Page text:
Home Sweet Home
It's not uncommon to find yourself watching a television show and wishing for the main character's good locks, hot boyfriend, fabulous clothes -- or even her house. So many TV shows use a twisted version of reality where a character who works only very occasional hours at a fabulous job somehow has enough money to wear high-end couture and live in incredible luxury.
Every '80s kid worth his salt remembers watching Silver Spoons. An entire generation of children believed for many years that the height of success meant having a scale model freight train running through the house, arcade games in all the bedrooms, and, of course, a remote control to open the front door.
But what makes a television house stand out? Sometimes it's the way they let our imaginations run wild.
"I always liked Monica's apartment on Friends because it was a total fantasy," says Tara Swords, a 32-year-old freelance writer. "The idea that a few early-20-somethings -- one working as a waitress at a coffee shop -- could afford something of that size in New York is hilarious. The décor was really cute, too. But I was a college student when I watched that show and couldn't afford any of that stuff either, so it was fun to pretend."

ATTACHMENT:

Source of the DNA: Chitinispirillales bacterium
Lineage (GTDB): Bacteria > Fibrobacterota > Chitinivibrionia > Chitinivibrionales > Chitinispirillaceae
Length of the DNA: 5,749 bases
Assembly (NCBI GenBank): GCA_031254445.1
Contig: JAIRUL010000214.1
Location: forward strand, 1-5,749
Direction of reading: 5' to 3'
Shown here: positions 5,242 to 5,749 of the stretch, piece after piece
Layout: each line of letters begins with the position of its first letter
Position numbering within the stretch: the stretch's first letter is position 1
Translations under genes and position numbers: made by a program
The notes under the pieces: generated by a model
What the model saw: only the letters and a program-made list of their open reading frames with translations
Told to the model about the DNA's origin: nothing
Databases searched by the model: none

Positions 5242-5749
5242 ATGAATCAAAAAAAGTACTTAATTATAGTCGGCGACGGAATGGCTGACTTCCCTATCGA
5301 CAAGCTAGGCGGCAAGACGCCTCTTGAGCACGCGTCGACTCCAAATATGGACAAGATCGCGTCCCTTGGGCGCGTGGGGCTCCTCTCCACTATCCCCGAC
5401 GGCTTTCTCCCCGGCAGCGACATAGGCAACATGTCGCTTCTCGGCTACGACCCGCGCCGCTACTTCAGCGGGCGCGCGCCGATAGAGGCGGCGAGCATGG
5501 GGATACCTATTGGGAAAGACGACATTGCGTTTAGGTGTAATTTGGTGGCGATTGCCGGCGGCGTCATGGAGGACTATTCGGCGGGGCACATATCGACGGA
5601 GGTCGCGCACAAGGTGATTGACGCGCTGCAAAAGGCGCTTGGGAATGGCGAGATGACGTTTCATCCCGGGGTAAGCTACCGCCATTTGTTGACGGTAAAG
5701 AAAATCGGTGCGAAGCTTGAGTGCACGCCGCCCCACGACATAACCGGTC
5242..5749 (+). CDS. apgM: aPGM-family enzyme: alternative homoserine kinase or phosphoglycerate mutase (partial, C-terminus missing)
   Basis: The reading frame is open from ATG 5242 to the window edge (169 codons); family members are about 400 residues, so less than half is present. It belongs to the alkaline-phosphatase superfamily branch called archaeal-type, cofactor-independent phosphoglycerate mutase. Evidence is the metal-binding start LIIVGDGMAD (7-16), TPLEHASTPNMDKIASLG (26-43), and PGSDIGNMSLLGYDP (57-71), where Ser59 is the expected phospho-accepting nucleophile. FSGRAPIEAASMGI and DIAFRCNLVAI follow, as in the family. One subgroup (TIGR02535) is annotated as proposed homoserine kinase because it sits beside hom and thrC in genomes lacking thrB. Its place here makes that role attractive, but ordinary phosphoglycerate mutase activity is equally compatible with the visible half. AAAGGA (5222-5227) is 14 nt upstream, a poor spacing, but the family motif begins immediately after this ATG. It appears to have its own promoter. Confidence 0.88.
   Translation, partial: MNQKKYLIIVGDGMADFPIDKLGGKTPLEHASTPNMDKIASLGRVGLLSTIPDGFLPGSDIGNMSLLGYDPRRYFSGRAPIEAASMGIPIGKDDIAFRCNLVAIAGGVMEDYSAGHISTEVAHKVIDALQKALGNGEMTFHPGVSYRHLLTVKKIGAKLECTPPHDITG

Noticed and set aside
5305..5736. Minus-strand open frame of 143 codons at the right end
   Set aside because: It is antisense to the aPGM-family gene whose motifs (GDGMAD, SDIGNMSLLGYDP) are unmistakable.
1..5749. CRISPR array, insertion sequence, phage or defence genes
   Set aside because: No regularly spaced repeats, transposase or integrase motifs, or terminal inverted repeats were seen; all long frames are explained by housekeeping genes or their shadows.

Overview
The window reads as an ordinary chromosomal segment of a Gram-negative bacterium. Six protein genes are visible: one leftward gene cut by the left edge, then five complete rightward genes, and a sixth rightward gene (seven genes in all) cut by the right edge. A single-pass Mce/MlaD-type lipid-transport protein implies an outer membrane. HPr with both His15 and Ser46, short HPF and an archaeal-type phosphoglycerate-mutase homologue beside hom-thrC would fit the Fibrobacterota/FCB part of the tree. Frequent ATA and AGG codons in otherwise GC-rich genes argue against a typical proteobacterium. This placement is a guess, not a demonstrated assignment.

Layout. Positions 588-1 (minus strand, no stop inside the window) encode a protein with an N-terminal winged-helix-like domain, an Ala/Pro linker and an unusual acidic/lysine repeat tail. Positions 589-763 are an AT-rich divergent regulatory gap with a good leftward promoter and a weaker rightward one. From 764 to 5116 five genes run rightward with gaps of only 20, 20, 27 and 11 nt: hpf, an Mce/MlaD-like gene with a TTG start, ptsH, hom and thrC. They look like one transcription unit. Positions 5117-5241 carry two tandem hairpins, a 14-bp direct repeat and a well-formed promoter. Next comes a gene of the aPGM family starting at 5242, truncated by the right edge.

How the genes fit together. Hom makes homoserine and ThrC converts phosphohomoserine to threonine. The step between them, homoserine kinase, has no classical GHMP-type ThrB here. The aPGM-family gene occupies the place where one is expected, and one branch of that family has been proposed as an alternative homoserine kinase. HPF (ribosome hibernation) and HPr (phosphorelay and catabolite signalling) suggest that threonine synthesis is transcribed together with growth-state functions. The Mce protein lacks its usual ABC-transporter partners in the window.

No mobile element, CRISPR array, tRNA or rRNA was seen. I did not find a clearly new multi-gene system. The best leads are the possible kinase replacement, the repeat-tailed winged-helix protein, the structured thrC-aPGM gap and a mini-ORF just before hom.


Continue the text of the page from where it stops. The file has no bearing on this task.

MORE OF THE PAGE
It's true that television is a form of escapism for many, but some standout houses make the cut not so much because of the physical space, but rather the atmosphere and ambiance they provide.
The Cosby Show
For example, "The Huxtables on The Cosby Show had a great house. It wasn't enormous, and it wasn't fancy (except for the two staircases they had) -- it was a pretty nondescript brownstone," says 33-year-old IT project manager Jenelle Garner." But it was so inviting. It had warm furnishings and an intimate feel. The house was kept up neatly and when you walked in, unless you were there to date one of the daughters, you felt like you belonged there, right along with that amazing family."
At the end of the day, it seems that family and warmth means more than cool digs. "The Keatons' house on Family Ties was a place you could hang out," says 32-year-old Atara Graubard Segal. "Everyone gathered at that round table in the kitchen, and that door was always opening so that someone else could come in. You could tell that the kids and their friends loved being in that house because the parents were so great."
The Fresh Prince of Bel-Air
In other words, you don't need to worry if you don't have a house that looks like it's straight off the set of Desperate Housewives or The Fresh Prince of Bel-Air. Make it comfortable and welcoming, and it'll be in a class all its own.
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